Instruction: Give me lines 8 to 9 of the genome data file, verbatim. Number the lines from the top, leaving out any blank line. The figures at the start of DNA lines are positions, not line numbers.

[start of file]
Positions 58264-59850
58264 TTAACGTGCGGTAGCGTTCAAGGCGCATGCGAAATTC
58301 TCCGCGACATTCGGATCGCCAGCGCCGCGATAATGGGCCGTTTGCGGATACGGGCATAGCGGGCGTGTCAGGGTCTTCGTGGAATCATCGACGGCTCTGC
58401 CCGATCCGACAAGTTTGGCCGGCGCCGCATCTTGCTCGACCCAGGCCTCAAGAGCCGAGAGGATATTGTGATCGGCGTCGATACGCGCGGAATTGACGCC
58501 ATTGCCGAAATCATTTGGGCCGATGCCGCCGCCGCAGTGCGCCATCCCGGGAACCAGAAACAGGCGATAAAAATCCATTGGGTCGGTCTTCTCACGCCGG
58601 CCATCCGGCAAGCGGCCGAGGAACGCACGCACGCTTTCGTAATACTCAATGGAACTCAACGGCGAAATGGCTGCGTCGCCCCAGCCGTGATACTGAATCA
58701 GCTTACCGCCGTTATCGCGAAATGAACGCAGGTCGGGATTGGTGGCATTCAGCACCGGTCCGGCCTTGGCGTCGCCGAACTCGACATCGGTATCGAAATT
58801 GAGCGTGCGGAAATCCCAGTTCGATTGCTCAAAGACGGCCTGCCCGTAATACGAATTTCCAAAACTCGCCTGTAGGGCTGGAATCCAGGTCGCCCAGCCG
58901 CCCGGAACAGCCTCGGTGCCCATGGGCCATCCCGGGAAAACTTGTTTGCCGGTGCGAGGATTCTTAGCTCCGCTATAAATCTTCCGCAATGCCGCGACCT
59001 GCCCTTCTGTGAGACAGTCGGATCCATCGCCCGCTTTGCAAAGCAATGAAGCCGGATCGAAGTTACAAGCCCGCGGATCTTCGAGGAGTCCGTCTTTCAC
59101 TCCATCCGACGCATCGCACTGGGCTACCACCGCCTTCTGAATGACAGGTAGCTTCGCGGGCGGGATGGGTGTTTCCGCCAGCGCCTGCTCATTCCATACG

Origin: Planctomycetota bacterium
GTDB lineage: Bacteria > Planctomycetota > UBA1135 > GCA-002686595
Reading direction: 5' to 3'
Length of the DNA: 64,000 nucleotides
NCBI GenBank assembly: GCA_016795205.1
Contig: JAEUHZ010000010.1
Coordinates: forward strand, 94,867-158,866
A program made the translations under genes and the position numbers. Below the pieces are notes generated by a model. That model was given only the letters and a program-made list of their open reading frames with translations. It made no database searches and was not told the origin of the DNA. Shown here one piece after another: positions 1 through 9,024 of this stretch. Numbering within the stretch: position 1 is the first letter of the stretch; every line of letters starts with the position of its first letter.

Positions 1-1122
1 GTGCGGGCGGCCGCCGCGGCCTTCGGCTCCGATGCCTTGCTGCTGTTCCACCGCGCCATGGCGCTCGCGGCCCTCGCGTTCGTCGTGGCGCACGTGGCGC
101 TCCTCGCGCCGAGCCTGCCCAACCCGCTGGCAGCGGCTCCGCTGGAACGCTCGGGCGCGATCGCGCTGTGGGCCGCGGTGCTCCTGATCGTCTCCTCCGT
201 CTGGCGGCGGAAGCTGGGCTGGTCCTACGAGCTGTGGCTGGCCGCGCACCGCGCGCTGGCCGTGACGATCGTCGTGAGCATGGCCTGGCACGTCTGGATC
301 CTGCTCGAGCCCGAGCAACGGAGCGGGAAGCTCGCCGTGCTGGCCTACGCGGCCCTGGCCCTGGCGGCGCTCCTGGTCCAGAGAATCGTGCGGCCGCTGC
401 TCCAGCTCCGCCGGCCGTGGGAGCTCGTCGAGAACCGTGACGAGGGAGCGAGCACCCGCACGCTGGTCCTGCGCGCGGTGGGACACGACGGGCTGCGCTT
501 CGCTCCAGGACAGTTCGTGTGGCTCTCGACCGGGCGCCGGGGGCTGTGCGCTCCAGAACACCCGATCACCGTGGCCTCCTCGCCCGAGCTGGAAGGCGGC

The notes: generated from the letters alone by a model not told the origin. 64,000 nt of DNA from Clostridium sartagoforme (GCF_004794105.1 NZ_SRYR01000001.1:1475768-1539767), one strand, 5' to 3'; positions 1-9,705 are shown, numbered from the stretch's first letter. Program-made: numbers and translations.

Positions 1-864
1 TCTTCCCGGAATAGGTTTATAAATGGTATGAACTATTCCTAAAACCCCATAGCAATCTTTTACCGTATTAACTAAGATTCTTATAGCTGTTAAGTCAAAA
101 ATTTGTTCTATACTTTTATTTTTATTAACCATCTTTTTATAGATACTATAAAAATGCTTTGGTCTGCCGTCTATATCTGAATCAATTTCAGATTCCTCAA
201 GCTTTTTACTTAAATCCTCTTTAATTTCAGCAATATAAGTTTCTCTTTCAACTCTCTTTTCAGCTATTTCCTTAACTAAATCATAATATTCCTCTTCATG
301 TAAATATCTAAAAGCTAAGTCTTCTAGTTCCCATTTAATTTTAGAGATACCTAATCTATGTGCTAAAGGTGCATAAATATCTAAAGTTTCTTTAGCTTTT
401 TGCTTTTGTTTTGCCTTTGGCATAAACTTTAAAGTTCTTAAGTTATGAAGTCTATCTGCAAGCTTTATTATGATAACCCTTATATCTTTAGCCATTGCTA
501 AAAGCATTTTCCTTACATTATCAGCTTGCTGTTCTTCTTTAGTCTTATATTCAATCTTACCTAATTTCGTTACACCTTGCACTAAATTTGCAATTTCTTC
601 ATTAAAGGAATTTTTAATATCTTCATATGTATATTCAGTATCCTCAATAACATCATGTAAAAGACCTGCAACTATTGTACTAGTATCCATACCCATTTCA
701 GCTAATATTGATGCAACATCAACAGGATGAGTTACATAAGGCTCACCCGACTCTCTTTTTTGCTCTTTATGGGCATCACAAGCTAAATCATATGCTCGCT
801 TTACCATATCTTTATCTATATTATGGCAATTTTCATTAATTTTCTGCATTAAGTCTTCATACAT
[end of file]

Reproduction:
58801 GAGCGTGCGGAAATCCCAGTTCGATTGCTCAAAGACGGCCTGCCCGTAATACGAATTTCCAAAACTCGCCTGTAGGGCTGGAATCCAGGTCGCCCAGCCG
58901 CCCGGAACAGCCTCGGTGCCCATGGGCCATCCCGGGAAAACTTGTTTGCCGGTGCGAGGATTCTTAGCTCCGCTATAAATCTTCCGCAATGCCGCGACCT